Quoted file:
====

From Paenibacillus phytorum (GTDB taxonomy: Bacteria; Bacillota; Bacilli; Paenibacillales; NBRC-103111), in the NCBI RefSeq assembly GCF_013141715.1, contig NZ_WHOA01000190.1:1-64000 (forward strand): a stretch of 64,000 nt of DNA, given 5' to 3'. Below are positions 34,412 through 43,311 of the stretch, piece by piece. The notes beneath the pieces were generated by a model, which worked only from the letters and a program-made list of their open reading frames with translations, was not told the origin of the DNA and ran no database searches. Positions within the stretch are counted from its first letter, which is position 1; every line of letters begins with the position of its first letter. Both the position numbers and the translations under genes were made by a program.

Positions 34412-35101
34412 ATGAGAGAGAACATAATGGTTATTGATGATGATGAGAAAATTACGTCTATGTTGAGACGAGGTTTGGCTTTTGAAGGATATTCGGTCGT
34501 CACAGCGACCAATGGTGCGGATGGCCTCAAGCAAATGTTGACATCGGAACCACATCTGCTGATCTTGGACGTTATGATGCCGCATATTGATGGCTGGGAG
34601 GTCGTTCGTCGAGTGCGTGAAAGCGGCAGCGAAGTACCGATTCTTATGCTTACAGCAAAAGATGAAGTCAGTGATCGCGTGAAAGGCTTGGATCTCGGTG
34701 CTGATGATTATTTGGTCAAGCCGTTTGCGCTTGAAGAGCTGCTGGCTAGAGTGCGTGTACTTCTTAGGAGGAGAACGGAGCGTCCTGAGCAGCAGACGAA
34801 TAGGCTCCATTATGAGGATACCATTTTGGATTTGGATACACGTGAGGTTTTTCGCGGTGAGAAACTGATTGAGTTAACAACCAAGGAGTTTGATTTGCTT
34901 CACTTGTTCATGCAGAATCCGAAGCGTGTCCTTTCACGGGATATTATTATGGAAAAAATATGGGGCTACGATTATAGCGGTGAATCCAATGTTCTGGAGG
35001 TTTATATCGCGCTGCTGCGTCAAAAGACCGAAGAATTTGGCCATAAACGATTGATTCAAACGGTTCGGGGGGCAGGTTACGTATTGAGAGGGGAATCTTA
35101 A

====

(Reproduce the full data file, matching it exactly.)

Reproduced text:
From Paenibacillus phytorum (GTDB taxonomy: Bacteria; Bacillota; Bacilli; Paenibacillales; NBRC-103111), in the NCBI RefSeq assembly GCF_013141715.1, contig NZ_WHOA01000190.1:1-64000 (forward strand): a stretch of 64,000 nt of DNA, given 5' to 3'. Below are positions 34,412 through 43,311 of the stretch, piece by piece. The notes beneath the pieces were generated by a model, which worked only from the letters and a program-made list of their open reading frames with translations, was not told the origin of the DNA and ran no database searches. Positions within the stretch are counted from its first letter, which is position 1; every line of letters begins with the position of its first letter. Both the position numbers and the translations under genes were made by a program.

Positions 34412-35101
34412 ATGAGAGAGAACATAATGGTTATTGATGATGATGAGAAAATTACGTCTATGTTGAGACGAGGTTTGGCTTTTGAAGGATATTCGGTCGT
34501 CACAGCGACCAATGGTGCGGATGGCCTCAAGCAAATGTTGACATCGGAACCACATCTGCTGATCTTGGACGTTATGATGCCGCATATTGATGGCTGGGAG
34601 GTCGTTCGTCGAGTGCGTGAAAGCGGCAGCGAAGTACCGATTCTTATGCTTACAGCAAAAGATGAAGTCAGTGATCGCGTGAAAGGCTTGGATCTCGGTG
34701 CTGATGATTATTTGGTCAAGCCGTTTGCGCTTGAAGAGCTGCTGGCTAGAGTGCGTGTACTTCTTAGGAGGAGAACGGAGCGTCCTGAGCAGCAGACGAA
34801 TAGGCTCCATTATGAGGATACCATTTTGGATTTGGATACACGTGAGGTTTTTCGCGGTGAGAAACTGATTGAGTTAACAACCAAGGAGTTTGATTTGCTT
34901 CACTTGTTCATGCAGAATCCGAAGCGTGTCCTTTCACGGGATATTATTATGGAAAAAATATGGGGCTACGATTATAGCGGTGAATCCAATGTTCTGGAGG
35001 TTTATATCGCGCTGCTGCGTCAAAAGACCGAAGAATTTGGCCATAAACGATTGATTCAAACGGTTCGGGGGGCAGGTTACGTATTGAGAGGGGAATCTTA
35101 A